*What’s a byte?*

*What’s a byte?*

We explain what a byte is, the origin of the term and what it is used for. In addition, some features and their scale of measurements.

A byte needs 8 bits to represent a letter in the binary code.

A byte is the basic unit of information used in computing and telecommunications, **equivalent to an ordered and regular set of bits** (binary code), generally stipulated in 8.

That is: 8 bits are equivalent to one byte, but this amount can be altered, so a byte is actually equivalent to *n* ordered bits.

This unit does not have a conventional symbol of representation, but in some countries the letter B is used.

The origin of this term is assumed in the English acronym* Binary Tuple*, which is equivalent to an ordered sequence of binary elements.

However, the phonetic similarity of byte to *bite* also meant its use since it was the minimum amount of data that could be fed to one system at a time (the minimum amount that could “bite”).

As for the amount of information that a byte represents, consider that it takes approximately 8 bits to represent a letter in the binary code of most commercial computing systems today, ie: **a byte equals a letter**, so an entire paragraph may exceed 100 B, and a very short text will reach the unit immediately above, the kilobyte (1024 B = 1 kB).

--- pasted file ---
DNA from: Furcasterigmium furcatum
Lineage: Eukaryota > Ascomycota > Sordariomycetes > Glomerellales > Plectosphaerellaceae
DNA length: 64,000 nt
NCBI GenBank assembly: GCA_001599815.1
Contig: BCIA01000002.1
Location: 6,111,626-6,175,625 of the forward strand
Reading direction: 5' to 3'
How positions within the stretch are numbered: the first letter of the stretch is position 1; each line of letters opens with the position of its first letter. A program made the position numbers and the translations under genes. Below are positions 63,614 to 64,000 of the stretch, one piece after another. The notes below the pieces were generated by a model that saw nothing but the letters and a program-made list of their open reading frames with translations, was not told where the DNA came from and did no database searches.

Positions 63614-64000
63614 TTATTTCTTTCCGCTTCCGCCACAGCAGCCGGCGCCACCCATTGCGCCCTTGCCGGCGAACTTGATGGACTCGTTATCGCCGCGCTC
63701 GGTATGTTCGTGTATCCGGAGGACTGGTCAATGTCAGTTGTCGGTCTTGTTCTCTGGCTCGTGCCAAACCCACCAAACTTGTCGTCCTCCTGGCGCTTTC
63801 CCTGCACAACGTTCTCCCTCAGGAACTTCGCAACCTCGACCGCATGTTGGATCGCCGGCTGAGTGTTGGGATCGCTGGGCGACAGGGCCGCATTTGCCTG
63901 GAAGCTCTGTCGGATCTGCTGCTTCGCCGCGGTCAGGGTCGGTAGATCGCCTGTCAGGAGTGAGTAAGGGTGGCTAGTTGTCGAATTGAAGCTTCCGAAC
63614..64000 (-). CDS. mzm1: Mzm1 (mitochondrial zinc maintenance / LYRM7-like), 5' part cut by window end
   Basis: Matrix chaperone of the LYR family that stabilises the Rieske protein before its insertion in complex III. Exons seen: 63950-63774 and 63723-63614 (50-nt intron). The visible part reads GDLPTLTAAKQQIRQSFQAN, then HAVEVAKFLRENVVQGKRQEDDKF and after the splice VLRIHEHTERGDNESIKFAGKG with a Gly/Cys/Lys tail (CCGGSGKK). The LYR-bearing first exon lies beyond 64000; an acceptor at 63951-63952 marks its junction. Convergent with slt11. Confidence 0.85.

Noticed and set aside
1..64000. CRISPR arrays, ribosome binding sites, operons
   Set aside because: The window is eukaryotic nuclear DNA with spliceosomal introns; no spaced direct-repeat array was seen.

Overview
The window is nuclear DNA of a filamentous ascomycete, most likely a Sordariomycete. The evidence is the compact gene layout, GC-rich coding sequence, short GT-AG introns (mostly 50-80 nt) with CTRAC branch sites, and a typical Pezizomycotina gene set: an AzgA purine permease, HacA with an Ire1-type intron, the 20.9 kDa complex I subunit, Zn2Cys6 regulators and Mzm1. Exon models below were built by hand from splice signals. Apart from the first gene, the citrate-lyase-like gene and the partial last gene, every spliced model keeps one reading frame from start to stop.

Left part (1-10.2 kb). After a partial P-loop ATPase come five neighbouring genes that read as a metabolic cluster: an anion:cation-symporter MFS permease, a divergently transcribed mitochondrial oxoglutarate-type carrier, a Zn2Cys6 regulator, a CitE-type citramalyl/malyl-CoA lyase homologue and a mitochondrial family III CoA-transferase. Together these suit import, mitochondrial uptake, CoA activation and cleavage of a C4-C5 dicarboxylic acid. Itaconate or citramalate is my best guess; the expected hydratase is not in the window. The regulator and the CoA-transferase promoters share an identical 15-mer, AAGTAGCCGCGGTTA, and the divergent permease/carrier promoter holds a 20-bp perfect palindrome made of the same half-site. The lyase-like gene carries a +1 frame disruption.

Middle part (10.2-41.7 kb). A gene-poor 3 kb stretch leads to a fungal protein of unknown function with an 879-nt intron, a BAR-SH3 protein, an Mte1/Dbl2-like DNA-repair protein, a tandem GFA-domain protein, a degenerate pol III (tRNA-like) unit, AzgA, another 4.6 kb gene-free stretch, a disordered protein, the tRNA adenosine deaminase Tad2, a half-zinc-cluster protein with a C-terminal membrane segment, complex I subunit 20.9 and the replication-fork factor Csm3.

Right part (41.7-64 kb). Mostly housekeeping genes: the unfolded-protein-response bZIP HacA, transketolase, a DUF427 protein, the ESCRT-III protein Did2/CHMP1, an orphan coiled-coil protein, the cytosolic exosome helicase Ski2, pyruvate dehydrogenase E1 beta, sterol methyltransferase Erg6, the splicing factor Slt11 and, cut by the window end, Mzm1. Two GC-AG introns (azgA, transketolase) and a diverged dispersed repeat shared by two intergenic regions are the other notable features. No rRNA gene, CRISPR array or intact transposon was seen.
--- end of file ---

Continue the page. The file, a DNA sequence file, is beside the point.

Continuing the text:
From then on a whole scale of measurement of digital information quantity is started, as follows (according to ISO/IEC 80000-13):

- 1024 B = 1 kB (one kilobyte, equivalent to a very short text)
- 1024 kB = 1 mB (one megabyte, equivalent to a complete novel)
- 1024 mB = 1 gB (one gigabyte, equivalent to an entire library shelf full of books)
- 1024 gB = 1 tB (one terabyte, equivalent to a small complete library)
- 1024 tB = 1 pB (one petabyte, equivalent to the amount of data handled by Google per hour in the world)
- 1024 pB = 1 eB (one exabyte, equivalent to the weight of all Internet information by the end of 2001).

Bytes and their superior measurements are also often used to **measure the storage capacity of digital memory devices**, or the rates of data transfer over computer networks of various types.

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